The Best Time to Trim Yew Hedges
Allowed to grow, a yew (Taxus baccata) grows to a height of approximately 50 feet in a pyramid shape. A popular specimen, the yew has been used for centuries as a beloved hedge. In England and Wales, many yew are over 3,000 years old.
The yew has the ability to withstand shearing in many shapes and form. Shearing removes the outer edges of all the branches uniformly to attain a desired shape, size or structure. Many are sheared and formed into elaborate topiary art or unique, twisting hedges.
Pruning and Shearing Time Frame
Shear and prune a yew tree in the late winter or early spring. Begin pruning prior to new growth commencing and as soon as the soil is no longer frozen for best results. Refrain from pruning a grown yew tree past the middle of June, because late season pruning removes the tree's new growth.
- Allowed to grow, a yew (Taxus baccata) grows to a height of approximately 50 feet in a pyramid shape.
Clip the sides of newly planted yews to maintain their overall appearance and encourage the young plants to grow bushier. Avoid clipping the top of the yew until it has reached the desired height because clipping its growing tip will slow the shrub's growth down radically.
Trim A Yew
As evergreen conifers, yews (Taxus spp., The safest time of year to trim yews is during dormancy in late winter or early spring before the growing season begins. Trimming at the wrong time of year can lead to unwanted growth. Sharpen the blades of your pruning tools regularly to facilitate clean cuts, which are less prone to disease development, and use the right tool for the job: * Hand pruners are suitable for small twigs that are no larger than about 1/4 inch in diameter. * Hedge shears trim off many stems at one time and are typically used to attain a manicured or sharply geometric appearance. While most conifers can't produce new growth on old wood, yews sprout new growth right away, even when severely pruned, because of the many buds present on both their old and new wood. Alternatively, cut back 1 or 2 inches into healthy tissue. Avoid pruning when pests are active on your yews as the exposed tissue may attract more pests.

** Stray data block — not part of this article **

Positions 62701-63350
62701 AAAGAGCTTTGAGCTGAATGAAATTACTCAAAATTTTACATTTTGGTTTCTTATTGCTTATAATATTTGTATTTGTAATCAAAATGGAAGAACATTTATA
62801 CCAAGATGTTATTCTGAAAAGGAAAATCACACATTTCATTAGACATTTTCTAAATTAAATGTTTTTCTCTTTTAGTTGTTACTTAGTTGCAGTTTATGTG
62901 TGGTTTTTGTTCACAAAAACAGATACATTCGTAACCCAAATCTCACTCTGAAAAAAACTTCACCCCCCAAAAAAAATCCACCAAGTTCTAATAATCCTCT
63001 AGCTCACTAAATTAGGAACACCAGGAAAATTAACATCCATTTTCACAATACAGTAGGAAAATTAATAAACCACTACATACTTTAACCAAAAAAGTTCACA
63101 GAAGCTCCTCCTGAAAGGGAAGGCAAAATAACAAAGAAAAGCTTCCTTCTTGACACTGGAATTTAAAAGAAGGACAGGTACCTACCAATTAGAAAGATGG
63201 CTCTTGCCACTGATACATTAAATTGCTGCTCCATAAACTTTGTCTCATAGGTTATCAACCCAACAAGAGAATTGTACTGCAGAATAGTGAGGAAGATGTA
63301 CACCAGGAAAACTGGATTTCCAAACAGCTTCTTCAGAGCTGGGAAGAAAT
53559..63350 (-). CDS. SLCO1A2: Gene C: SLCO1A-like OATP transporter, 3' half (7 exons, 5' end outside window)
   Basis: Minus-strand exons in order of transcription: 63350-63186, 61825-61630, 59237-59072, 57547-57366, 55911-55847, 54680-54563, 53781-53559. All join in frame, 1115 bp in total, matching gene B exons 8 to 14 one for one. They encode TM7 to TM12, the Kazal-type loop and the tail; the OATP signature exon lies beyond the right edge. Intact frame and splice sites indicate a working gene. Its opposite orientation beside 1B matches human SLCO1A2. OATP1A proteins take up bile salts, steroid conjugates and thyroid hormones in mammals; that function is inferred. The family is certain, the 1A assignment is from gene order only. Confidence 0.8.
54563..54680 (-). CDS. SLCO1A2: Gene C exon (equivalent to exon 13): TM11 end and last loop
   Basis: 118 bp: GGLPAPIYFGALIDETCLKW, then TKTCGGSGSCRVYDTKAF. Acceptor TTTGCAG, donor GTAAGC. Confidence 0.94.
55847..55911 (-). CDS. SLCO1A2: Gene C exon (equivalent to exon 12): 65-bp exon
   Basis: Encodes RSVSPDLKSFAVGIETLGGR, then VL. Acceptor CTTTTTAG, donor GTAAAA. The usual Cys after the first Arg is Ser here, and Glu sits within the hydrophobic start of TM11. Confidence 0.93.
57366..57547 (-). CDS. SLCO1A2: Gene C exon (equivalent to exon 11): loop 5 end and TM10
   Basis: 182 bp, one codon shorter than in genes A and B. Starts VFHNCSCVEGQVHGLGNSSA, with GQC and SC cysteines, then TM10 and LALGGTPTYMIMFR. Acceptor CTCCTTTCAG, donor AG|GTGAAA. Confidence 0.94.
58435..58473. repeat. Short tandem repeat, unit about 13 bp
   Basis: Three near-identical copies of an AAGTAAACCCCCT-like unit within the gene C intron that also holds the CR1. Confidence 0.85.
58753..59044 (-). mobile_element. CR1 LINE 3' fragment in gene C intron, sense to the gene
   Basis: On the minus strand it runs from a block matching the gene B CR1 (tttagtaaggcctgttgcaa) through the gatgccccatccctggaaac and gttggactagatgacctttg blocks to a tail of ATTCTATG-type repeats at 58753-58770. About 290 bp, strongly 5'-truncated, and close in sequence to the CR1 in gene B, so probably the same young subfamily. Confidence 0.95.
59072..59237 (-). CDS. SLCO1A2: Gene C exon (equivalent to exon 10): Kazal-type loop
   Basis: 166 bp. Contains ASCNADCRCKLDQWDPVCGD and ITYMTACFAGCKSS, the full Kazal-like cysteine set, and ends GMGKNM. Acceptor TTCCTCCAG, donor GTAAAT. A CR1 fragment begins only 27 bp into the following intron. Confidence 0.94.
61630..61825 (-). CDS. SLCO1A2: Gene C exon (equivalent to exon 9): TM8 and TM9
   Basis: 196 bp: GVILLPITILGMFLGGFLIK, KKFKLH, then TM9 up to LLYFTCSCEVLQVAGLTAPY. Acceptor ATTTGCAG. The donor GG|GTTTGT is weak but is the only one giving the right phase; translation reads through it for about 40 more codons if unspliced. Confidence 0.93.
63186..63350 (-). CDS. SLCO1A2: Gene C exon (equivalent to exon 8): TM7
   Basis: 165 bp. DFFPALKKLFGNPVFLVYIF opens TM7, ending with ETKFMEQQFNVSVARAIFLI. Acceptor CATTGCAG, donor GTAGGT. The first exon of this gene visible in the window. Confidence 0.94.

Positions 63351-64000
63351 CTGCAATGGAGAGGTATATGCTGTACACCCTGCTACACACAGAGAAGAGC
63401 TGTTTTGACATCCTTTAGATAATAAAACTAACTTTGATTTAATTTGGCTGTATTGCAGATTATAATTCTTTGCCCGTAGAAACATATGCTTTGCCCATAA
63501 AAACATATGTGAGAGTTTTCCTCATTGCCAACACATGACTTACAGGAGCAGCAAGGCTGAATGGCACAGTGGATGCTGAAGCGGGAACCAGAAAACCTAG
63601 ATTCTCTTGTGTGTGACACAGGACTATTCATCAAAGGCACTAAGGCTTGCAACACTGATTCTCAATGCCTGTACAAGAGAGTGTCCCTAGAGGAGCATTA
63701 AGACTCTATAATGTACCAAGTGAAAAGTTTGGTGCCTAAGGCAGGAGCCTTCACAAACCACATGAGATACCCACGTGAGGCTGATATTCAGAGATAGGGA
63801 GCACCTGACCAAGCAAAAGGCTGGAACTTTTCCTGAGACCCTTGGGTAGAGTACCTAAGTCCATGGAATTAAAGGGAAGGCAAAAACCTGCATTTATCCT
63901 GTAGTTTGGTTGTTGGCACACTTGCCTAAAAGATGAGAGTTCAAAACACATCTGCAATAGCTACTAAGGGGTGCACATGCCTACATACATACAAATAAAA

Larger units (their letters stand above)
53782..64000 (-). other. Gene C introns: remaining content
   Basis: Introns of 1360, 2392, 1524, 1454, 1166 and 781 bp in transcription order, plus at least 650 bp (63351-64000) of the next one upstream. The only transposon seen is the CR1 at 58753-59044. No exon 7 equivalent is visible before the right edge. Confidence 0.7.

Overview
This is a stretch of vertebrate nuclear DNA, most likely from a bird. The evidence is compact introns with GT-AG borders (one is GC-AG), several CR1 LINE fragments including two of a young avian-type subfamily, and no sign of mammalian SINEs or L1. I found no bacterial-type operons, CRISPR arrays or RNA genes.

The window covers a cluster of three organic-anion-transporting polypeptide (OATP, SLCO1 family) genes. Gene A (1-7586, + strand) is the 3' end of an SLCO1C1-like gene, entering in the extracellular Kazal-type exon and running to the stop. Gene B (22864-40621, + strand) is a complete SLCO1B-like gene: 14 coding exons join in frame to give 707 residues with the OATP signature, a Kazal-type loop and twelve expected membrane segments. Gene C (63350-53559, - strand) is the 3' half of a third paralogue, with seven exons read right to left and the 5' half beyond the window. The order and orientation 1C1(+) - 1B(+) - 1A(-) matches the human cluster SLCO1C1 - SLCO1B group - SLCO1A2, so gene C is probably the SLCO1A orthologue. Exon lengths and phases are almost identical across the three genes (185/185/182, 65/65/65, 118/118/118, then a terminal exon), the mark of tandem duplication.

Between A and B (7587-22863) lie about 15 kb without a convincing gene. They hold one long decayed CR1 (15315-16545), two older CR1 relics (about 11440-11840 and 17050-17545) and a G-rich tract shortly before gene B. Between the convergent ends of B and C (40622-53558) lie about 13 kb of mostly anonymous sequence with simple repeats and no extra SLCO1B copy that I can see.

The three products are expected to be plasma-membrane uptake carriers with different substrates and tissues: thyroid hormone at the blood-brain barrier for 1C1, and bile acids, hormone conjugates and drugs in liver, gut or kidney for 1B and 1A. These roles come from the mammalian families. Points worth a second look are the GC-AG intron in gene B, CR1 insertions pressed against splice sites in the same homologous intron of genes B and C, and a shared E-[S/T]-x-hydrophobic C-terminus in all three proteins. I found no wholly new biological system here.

- Clip the sides of newly planted yews to maintain their overall appearance and encourage the young plants to grow bushier.
- Sharpen the blades of your pruning tools regularly to facilitate clean cuts, which are less prone to disease development, and use the right tool for the job: * Hand pruners are suitable for small twigs that are no larger than about 1/4 inch in diameter.
- University of New Hampshire: Pruning Evergreens in the Landscape
- University of Rhode Island: Pruning Evergreens
- Fine Gardening: How to Prune Conifers
- Friends of the Frelinghuysen Arboretum: A Quick Course in Pruning Conifers
- Michigan State University: Pruning Evergreen Shrubs
- Virginia Cooperative Extension: Yews, Taxus spp.
- JC Raulston Arboretum at NC State University: Connoisseur Plants: 1994 Plant Selection
- Missouri Botanical Garden: Taxus Floridana
- ASCPA Toxic and Non-Toxic Plants: Yew
- Texas A&M University Earth-Kind Landscaping: Yews
- UT Extension: Best Management Practices for Pruning Landscape Trees, Shrubs and Ground Covers
- University of California Statewide Integrated Pest Management Program: Yew—Taxus Spp.
- Purdue University Extension Service: Pruning Tool Should Fit the Job
Based in Oregon, Kimberly Sharpe has been a writer since 2006. She writes for numerous online publications. Her writing has a strong focus on home improvement, gardening, parenting, pets and travel. She has traveled extensively to such places as India and Sri Lanka to widen and enhance her writing and knowledge base.